80 years ago, America stepped one foot out of the depression and right into World War II. In order to avoid the looming threat of inflation that came with the sudden change in available workers back home, the government placed a  cap on wages. But they let businesses offer employer-sponsored health insurance to attract employees.

While this resolved the immediate problem in 1942, it created a new problem in America: Job Lock. Fear of losing health insurance coverage caused more folks to stay in jobs that weren’t right for them, or set  aside dreams of starting their own business because of the exorbitant cost of self-insurance. By 2009, a report found that Job lock costs U.S. workers an estimated $3.7 billion every year in foregone wages.

It took nearly 70 years to see a significant change in the way American receive health insurance coverage. And even with the passage of the Affordable Care Act (Obamacare), there’s room for improvement. The number of uninsured Americans fell by 20 million, or 7.8%, after the implementation of the ACA, until 2017. Since, then, the uninsured rate has slowly started to climb again.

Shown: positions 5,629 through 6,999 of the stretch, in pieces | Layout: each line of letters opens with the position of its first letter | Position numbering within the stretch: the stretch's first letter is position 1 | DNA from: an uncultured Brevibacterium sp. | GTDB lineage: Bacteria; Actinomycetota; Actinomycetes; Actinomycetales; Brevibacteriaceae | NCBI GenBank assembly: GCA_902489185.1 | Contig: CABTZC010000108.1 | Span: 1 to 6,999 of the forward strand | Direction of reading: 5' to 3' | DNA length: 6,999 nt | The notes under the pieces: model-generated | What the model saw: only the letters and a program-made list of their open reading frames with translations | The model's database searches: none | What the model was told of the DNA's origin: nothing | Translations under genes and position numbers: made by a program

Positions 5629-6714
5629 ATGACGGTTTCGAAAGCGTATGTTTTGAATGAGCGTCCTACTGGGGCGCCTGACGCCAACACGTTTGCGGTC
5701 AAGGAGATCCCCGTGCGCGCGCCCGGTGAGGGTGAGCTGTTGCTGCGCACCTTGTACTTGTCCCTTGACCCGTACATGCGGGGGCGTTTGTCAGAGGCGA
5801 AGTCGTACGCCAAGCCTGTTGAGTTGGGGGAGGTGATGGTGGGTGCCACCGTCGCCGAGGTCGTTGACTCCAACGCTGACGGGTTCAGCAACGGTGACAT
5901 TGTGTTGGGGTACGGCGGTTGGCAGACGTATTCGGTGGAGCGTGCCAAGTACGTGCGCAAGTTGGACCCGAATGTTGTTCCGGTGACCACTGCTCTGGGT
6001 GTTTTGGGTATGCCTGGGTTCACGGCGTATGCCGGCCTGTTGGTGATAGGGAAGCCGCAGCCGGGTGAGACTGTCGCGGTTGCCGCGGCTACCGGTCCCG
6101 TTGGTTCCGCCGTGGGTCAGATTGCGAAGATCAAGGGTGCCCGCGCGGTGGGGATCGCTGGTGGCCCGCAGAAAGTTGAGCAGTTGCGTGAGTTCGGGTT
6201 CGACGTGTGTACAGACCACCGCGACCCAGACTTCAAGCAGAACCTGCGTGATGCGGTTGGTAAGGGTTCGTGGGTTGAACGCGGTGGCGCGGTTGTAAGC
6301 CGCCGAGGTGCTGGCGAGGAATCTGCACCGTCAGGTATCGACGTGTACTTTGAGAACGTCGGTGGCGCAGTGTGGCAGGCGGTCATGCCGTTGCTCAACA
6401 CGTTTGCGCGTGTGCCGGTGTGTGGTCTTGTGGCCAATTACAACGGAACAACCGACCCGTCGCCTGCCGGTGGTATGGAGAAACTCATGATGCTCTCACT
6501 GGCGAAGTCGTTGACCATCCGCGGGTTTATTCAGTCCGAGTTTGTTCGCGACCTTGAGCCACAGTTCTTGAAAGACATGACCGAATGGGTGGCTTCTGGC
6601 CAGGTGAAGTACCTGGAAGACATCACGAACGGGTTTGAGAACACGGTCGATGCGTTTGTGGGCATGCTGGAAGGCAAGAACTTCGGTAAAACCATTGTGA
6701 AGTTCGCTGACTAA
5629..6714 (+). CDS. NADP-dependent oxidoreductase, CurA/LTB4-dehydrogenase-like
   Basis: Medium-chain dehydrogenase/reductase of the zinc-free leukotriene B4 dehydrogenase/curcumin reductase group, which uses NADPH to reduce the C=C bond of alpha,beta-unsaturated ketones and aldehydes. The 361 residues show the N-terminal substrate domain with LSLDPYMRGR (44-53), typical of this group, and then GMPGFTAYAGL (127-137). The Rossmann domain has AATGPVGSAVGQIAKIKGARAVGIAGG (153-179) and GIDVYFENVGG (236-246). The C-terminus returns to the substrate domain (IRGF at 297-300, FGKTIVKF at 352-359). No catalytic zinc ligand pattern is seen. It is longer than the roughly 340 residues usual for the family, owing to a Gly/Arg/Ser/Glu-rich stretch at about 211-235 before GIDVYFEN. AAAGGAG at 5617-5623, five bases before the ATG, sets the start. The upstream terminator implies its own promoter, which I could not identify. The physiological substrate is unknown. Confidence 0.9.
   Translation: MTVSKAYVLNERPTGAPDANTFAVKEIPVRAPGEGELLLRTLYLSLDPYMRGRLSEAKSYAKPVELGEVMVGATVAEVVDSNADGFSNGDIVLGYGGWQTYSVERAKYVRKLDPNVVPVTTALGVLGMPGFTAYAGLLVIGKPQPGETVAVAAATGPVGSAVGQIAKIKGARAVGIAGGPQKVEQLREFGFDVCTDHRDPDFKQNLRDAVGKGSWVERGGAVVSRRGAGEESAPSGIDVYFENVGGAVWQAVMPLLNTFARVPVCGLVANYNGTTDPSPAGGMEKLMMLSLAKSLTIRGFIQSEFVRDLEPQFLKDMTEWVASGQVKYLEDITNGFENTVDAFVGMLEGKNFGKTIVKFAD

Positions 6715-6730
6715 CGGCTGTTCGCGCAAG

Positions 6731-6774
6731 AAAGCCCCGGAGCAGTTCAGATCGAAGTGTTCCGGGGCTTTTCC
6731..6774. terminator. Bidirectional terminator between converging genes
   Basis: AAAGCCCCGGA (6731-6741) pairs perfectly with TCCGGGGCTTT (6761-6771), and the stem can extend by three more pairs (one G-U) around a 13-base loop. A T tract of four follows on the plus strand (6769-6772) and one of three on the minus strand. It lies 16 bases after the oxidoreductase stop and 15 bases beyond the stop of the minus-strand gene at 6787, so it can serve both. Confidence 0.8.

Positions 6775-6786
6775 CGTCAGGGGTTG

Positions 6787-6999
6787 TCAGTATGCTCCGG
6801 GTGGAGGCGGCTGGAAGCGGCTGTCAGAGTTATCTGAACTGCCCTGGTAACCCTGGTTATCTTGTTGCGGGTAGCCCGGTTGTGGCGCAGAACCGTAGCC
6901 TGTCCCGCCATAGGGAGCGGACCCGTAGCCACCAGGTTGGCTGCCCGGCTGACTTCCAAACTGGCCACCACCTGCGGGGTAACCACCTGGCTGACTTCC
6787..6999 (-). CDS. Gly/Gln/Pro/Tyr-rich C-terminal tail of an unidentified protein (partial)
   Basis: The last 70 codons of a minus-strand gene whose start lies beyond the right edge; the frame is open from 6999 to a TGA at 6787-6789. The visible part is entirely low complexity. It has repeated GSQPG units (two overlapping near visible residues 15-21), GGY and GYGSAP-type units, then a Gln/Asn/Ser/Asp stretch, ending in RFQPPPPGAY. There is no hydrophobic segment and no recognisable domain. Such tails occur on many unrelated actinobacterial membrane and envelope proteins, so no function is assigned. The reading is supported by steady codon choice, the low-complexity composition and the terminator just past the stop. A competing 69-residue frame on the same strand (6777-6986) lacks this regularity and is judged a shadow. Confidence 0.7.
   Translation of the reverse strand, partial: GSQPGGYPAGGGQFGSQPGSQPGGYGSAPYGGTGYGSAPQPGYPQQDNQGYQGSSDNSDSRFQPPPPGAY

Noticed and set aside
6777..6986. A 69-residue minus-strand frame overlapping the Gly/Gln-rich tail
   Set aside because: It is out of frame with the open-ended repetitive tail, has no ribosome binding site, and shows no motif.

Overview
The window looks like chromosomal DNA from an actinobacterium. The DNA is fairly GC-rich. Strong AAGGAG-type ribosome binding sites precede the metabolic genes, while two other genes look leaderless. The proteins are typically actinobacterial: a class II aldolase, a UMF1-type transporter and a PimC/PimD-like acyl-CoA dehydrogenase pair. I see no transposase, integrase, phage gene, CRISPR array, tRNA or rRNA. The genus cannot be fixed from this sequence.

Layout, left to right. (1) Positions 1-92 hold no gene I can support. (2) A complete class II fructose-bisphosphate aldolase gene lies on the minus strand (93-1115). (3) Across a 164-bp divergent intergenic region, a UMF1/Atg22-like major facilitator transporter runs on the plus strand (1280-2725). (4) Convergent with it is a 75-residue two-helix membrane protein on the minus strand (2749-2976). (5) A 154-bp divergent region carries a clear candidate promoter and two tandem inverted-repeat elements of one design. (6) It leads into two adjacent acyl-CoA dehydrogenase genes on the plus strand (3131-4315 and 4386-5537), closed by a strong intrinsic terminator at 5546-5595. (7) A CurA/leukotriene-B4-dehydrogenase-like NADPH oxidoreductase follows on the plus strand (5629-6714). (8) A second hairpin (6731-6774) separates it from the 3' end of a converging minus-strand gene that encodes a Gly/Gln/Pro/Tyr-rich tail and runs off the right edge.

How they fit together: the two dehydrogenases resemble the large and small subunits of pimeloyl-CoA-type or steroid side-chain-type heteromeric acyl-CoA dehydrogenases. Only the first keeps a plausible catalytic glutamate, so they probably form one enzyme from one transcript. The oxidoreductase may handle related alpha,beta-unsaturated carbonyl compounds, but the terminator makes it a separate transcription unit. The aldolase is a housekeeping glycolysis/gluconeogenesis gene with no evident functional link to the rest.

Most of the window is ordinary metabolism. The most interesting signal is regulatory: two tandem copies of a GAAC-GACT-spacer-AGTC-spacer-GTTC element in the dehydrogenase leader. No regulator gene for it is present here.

Americans need access to health care. So, how do we find coverage that takes into account the needs of the patient while also honoring the work of the doctors? 

Renee Cardarelle,  Community Member
Senator John Marty, MN-66


Show Notes:
History of Health Reform in the U.S.
Key facts about the uninsured population
Job Lock Phenomenon

Health Care For All Minnesota

Minnesota Health Plan (and E-book)


Episode Manger: Renee Cardarelle 
Producer: Theresa Meis

Twitter @MinnCentral
YouTube (for closed captioning)

Featured Songs:
Did He Ever by Clarence Reed
All Parts Equal by Airae
In Sickness and In Health by Clarence Reed
The Warmth of the Sun on Her Skin by Peter Sandberg